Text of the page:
Welcome to the Sickle Cell Association of Ontario

The Sickle Cell Association of Ontario (SCAO) is Ontario’s oldest organization focused on helping the sickle cell community.  Established in 1981, SCAO remains to be the primary voice in Ontario for community-based awareness, advocacy, education, research, and support for men and women, families and communities afflicted by sickle cell disease.

What is the sickle cell disease ?

Sickle cell disease is the overall name that is given to a specific group of inherited conditions that negatively impact the red blood cells in a human body. Of these conditions, the most serious and dangerous is known as anaemia. Whilst sickle cell disease has been reported in all nationalities, it is particularly prevalent in people of Asian, African, Caribbean, Eastern Mediterranean and Middle Eastern origins – particularly those who have Caribbean and African heritage.

Haemoglobin is the substance within our red blood cells that gives blood its colour and appearance. The purpose of haemoglobin is to move oxygen out of the lungs and transport it to the rest of the body. The narrow blood vessels known as capillaries are where the transportation of oxygen takes place, and in many people these are not any larger than the width of a red blood cell. In those who have regular haemoglobin A (HbA), the red blood cells remain round and flexible. This ensures that they have the required space they need in order to fit through the capillaries and do their job.

Those who suffer with sickle cell anaemia for example, instead have a specific type of haemoglobin known as Ha haemoglobin S (HbS) or Sickle haemoglobin, which differs greatly from typical haemoglobin. The name of sickle cell is given due to the unnaturally sickle tool shaped red blood cells that the disease produces. Not only do these distorted red blood cells die quicker than regular ones, but they are not as flexible and can easily become stuck in the capillaries, which normal shaped red blood cells have no issue with. When this occurs, that part of the body where the red blood cells can’t reach becomes starved of oxygen. The results can vary from mild discomfort to moderate, or even unbearable pain in a multitude of areas, and even the possibility of permanent damage to the tissue that was deprived of the oxygen.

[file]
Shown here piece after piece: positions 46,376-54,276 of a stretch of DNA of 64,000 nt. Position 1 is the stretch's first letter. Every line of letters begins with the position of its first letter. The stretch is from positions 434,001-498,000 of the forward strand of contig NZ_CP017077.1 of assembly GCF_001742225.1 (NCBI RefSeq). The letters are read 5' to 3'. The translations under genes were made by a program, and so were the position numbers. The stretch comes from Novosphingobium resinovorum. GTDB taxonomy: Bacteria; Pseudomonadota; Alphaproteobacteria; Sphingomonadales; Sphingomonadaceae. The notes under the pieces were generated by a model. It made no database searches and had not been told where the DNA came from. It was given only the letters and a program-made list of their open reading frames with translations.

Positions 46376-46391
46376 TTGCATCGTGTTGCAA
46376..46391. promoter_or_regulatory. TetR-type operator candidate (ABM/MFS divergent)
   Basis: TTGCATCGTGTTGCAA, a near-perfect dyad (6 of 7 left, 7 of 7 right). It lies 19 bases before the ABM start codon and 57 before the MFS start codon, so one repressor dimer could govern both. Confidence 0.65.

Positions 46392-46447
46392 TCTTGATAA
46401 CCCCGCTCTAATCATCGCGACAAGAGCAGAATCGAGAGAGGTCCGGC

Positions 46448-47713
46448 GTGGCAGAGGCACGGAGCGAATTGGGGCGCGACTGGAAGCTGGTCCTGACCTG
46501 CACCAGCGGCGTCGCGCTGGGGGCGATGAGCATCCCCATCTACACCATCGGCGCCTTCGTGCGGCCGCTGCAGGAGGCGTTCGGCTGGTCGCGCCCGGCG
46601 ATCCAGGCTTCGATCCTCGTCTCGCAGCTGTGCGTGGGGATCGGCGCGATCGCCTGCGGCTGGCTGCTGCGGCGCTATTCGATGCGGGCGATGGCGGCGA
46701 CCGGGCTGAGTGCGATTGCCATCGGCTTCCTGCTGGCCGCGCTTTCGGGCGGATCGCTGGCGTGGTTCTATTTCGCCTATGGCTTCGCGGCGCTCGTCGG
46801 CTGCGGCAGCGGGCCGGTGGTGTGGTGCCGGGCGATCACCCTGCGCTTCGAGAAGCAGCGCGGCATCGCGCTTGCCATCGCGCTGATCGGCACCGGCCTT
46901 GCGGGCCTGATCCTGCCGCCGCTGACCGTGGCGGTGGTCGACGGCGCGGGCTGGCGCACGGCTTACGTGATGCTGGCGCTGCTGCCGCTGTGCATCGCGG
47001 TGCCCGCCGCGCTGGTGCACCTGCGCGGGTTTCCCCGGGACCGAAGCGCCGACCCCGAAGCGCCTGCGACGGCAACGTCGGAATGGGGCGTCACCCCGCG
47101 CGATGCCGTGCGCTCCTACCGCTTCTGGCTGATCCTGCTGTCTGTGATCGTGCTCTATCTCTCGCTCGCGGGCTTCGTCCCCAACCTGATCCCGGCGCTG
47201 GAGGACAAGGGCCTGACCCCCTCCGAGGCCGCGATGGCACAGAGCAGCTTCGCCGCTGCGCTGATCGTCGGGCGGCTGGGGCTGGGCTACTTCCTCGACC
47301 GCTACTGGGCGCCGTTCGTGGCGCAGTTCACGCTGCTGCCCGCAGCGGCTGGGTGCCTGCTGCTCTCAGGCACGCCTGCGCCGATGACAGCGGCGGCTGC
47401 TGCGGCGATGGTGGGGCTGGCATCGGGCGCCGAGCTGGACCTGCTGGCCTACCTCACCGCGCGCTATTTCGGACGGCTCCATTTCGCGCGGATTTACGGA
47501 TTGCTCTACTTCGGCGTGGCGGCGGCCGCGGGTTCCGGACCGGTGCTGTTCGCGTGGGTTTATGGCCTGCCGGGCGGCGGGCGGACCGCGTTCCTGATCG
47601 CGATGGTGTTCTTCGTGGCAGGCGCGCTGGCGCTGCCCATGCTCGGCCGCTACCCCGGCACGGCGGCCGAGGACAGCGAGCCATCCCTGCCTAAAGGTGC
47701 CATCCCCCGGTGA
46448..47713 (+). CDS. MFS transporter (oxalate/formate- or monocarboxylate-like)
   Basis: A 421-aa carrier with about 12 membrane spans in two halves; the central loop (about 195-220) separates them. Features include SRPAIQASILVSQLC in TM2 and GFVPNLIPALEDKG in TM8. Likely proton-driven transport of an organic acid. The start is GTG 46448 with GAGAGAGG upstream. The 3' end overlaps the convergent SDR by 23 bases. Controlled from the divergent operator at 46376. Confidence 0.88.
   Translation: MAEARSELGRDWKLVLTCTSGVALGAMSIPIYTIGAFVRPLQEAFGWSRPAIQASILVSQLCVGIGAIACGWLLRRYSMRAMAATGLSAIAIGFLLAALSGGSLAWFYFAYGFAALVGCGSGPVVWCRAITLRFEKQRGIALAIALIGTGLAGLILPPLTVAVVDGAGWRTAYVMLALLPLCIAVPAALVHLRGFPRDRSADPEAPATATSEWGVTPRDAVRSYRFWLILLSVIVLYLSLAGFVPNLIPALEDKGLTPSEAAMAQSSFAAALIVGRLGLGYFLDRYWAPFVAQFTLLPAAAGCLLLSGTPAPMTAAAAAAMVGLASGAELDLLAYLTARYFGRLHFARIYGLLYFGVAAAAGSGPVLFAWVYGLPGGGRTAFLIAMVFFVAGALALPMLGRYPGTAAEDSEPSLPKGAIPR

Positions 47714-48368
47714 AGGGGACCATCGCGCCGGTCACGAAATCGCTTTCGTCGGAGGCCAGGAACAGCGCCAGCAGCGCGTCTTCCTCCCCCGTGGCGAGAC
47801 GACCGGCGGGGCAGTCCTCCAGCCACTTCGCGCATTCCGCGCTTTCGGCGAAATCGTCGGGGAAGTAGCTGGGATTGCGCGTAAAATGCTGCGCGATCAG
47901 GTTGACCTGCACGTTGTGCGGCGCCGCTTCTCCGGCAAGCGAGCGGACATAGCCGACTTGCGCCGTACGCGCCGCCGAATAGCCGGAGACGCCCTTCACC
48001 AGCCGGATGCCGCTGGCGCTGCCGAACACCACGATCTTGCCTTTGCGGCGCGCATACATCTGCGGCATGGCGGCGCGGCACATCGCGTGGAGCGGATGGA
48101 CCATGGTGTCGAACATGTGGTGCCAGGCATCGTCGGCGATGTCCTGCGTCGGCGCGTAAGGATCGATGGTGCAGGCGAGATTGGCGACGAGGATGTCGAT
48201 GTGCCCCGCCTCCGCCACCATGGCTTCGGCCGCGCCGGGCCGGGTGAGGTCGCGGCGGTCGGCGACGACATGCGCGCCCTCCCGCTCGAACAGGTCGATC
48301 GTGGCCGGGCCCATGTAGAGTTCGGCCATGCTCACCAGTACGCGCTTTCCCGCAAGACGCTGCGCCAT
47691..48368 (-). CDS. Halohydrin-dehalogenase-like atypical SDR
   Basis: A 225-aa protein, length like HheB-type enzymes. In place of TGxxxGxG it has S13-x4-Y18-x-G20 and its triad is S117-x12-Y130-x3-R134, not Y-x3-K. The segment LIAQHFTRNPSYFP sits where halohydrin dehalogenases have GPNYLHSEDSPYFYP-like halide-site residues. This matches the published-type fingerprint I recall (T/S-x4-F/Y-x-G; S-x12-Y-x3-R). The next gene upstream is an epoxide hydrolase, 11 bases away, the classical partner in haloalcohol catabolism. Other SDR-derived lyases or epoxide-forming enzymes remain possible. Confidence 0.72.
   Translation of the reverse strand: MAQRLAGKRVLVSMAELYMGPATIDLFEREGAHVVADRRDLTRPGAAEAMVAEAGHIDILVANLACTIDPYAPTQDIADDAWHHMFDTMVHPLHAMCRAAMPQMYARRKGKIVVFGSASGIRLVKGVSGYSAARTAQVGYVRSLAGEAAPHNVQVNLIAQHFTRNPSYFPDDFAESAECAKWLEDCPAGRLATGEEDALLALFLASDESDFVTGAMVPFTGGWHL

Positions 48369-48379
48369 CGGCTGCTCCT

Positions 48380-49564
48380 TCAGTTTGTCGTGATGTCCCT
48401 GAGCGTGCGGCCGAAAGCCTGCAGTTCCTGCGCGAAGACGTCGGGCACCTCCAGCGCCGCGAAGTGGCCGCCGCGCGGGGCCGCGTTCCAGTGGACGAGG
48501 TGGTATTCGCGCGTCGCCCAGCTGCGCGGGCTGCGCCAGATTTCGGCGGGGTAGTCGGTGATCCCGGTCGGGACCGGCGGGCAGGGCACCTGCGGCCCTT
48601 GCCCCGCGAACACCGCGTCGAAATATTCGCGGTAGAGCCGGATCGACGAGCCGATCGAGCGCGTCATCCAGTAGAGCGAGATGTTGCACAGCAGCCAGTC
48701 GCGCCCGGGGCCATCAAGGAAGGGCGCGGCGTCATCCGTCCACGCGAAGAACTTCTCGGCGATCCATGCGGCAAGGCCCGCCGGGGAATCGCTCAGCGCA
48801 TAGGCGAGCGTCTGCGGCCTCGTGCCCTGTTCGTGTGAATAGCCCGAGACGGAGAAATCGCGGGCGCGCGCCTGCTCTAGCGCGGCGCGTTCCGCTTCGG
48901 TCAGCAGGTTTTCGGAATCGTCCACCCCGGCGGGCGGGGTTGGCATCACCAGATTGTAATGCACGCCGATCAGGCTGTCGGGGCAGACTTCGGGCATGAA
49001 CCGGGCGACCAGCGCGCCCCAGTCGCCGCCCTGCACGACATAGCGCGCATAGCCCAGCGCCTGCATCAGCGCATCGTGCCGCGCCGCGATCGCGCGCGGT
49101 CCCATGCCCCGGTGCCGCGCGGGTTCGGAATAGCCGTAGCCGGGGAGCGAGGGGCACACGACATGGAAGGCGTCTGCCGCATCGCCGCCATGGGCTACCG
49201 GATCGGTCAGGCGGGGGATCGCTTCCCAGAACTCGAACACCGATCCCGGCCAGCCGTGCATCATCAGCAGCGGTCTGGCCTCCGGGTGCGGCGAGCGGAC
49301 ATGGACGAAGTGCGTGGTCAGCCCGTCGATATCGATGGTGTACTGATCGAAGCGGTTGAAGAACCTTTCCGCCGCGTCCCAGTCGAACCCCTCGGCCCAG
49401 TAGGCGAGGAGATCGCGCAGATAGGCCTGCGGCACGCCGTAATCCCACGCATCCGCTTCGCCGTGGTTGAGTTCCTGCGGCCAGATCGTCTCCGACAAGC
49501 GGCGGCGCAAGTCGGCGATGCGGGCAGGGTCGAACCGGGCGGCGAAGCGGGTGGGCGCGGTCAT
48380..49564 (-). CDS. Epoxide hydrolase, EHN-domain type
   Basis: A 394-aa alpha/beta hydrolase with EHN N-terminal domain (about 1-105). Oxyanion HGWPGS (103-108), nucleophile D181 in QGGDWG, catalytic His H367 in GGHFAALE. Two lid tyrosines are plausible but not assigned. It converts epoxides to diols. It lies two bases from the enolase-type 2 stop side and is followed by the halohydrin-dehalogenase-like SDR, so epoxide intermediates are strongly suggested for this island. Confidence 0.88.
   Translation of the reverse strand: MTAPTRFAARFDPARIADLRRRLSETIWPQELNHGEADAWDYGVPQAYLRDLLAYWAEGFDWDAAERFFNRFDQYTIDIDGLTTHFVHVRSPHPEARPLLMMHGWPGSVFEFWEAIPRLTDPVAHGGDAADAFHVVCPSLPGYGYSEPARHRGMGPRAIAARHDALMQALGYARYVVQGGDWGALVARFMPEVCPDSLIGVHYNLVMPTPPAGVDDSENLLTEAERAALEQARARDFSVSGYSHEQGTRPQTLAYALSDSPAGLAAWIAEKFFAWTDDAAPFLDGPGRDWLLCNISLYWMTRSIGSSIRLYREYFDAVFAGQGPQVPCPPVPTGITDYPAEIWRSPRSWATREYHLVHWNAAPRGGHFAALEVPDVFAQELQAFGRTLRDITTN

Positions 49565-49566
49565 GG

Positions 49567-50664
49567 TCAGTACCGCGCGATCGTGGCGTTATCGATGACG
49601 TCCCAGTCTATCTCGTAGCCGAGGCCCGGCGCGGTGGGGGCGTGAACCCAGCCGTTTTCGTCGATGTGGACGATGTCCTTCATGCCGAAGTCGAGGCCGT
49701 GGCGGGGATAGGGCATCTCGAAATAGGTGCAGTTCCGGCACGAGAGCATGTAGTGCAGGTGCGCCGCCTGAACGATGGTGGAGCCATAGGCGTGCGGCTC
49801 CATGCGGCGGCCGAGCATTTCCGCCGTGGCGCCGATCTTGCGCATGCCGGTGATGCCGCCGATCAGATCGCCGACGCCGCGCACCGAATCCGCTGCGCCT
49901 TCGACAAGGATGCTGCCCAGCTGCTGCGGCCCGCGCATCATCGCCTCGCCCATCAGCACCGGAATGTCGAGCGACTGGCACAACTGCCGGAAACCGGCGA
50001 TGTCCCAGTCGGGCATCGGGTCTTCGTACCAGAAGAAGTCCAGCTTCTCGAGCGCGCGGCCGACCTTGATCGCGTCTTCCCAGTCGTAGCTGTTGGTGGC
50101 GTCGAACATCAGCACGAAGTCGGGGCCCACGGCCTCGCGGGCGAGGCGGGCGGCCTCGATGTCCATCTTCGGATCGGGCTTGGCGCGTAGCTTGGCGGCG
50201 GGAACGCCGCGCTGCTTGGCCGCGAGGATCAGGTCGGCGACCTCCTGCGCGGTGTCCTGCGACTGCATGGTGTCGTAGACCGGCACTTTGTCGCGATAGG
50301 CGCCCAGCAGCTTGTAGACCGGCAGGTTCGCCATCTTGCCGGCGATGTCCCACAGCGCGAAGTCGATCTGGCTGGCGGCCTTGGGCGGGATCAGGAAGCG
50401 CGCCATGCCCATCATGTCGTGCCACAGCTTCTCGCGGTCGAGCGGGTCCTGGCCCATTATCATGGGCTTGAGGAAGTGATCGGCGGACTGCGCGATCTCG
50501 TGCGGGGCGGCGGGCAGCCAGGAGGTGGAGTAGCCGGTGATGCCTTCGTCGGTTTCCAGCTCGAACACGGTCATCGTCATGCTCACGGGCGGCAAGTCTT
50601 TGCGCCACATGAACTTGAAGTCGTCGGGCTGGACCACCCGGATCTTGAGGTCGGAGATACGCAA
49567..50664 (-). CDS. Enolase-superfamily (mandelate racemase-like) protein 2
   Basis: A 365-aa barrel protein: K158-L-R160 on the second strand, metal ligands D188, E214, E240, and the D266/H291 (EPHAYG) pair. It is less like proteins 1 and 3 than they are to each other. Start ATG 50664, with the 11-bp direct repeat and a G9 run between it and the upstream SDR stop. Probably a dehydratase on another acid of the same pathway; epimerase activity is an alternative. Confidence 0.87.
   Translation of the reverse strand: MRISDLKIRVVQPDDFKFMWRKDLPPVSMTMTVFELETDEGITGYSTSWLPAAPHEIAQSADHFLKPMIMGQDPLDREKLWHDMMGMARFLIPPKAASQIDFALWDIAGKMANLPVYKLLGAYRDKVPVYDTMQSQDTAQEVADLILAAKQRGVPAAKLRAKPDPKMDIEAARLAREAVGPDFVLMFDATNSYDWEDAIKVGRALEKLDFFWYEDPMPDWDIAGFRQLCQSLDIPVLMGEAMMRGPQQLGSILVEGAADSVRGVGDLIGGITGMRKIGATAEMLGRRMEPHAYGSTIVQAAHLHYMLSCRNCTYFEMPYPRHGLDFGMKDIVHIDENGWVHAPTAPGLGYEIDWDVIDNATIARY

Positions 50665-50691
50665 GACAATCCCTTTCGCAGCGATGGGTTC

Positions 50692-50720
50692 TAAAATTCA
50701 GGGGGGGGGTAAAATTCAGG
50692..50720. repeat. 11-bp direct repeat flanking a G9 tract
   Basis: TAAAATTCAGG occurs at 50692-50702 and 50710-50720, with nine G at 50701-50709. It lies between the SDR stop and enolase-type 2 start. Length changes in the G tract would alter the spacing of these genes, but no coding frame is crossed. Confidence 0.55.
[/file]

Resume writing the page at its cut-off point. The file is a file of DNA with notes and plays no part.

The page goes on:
Unfortunately, there is no current cure for Sickle cell disease, and thus it is considered a lifelong condition. However, there are long-term treatments that can be utilised in order to help manage much of the associated issues that come with the condition. Mainly these include painkillers (for the associated pain), and antibiotics (to help ward off any potential infections), as well as blood transfusions (for particular cases where the production of new blood cells via bone marrow breaks down). There have been some reported successes using a treatment drug known as Hydroxyurea, which has been noted to reduce a lot of the symptoms and crises associated with the condition, but does have a few known side effects. Folic acid supplements can also be used as it is known to help promote the production of red blood cells.

Anyone who has sickle cell must also be aware of the potential triggers that could exacerbate the issue. These include conditions that are damp and cold, excessive stress, smoking and drinking, and infections. Whilst it is difficult to avoid certain stressors to the condition, maintaining a healthy and active lifestyle with a good diet will help to combat much of the issues associated with the condition.

Helpful sickle cell disease resources

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